The plant was split into three to accomodate the size of the pots and to leave part of it to place in one of the boxes outside. Not bad for £1.25.
I’m at my happiest when I’m around plants. I can be the biggest ball of stress going and all it will take is fifteen minutes with some soil and some seeds to transform me into a different person. A calmer person, a softer being.
You can be as committed as you want to this activity; visit the garden centre once a month, twice a year if you like. Have as few or as many plants, trees, flowers, vegetables, fruits as you like but keep in mind that they will need your attention and care.
I’m deciding whether or not to grow tomatoes and cucumber again this year because I have already have a fair bit on the go: herbs, carrots, beetroot. At the moment, I’m not sure I could manage any more along with my non-eating plants. Gardening is as much about responsibility as it is pleasure. You have to take care of yourself and your green friends or both of you will suffer if you go over the top.
Speaking of responsibility, it’s down to us to do something about the problems that our only home in the entire universe, faces.
Creating green spaces with bee and butterfly friendly flowers is one of the easiest and happiest ways to do this. Imagine if everyone gardened, everywhere, anywhere. What would our world look like? How would people feel with soil under their fingers?
Now, enough of my hippy dreams. You need resources! I haven’t given you much in the way of gardening tips but I can show you where to find some.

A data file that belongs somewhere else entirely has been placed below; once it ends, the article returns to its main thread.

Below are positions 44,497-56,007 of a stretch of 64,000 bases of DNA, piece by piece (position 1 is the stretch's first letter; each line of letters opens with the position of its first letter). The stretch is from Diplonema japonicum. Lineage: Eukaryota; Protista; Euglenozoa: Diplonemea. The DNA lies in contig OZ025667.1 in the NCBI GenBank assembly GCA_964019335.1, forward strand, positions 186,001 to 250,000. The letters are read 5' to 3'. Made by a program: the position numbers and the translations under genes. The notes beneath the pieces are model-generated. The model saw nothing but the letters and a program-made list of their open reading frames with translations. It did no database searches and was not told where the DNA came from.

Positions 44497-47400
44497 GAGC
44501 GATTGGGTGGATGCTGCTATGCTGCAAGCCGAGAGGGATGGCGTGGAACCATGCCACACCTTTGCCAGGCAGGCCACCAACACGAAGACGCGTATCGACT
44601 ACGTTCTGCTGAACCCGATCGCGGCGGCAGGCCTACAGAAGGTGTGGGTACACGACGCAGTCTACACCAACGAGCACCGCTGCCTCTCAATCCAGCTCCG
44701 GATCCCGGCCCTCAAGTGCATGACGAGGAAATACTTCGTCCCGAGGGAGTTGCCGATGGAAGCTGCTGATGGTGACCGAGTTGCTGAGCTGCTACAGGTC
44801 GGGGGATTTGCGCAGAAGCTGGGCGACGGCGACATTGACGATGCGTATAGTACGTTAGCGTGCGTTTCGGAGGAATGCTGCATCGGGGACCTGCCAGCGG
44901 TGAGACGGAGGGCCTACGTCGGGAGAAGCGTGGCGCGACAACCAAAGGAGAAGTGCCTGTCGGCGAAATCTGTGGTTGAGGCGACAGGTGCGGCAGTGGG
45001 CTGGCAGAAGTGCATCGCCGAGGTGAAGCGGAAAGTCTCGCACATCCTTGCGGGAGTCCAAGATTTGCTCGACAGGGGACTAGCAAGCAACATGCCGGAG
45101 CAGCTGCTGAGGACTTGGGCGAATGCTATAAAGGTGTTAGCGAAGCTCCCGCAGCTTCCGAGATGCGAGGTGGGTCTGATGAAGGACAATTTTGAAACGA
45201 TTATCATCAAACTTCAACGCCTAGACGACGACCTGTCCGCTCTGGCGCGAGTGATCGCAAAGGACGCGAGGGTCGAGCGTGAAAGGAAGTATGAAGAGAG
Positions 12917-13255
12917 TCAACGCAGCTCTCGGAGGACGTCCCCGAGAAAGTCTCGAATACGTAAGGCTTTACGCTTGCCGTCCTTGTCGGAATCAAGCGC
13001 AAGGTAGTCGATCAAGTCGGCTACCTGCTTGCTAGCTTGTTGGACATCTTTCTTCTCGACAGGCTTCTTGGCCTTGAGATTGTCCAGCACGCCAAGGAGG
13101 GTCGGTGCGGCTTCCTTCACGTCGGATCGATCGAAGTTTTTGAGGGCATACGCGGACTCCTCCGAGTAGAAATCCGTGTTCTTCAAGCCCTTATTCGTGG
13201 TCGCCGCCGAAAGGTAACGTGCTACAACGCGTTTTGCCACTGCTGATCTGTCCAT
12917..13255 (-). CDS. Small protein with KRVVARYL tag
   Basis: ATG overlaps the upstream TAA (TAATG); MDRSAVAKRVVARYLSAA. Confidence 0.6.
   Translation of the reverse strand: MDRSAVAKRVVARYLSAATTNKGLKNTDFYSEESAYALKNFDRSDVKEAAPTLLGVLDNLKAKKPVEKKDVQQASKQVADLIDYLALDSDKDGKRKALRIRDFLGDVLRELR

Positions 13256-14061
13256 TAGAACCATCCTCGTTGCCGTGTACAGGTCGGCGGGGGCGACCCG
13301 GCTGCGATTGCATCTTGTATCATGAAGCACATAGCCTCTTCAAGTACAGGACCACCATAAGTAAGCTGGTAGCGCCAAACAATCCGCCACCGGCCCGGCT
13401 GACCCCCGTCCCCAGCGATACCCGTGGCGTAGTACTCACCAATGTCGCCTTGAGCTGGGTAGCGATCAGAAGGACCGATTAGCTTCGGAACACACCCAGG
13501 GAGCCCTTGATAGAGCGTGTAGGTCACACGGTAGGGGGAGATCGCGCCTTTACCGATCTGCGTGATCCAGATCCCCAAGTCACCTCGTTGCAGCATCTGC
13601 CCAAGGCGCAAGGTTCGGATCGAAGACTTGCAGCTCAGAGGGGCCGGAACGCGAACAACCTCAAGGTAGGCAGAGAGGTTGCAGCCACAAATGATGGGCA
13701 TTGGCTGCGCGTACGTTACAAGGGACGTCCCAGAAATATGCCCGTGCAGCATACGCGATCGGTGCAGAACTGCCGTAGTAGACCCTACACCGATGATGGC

Alys Fowler has to be my favourite gardener because she practices something called permaculture: the art of throwing out formalities and inviting in a smorgasbord of sustainable methods of planting that encourages a self-sustaining Eco-system.
Her books aren’t just how-to guides; they’re a collection on independence, filled with ideas on how to recycle bits of scrap, go skip-diving for materials (without upsetting anyone), how to use the world around you to nurture your garden, and what to do with the things you grow: jams, cakes, soups, pickles. Yum.
You can breathe a sigh of relief because you don’t have to go to a bookstore to get them, or any other book on gardening, unless you want to of course. I recommend taking a look on, wait for it, eBay and AbeBooks not just for Alys Fowler but pretty much any gardening book. I have several volumes that I’ve found over the Internet that are no longer in print but offer some timeless and excellent advice on how best to tend to your plants, what pests and diseases to watch for and how to treat them, and also design advice if you’re looking for a particular theme.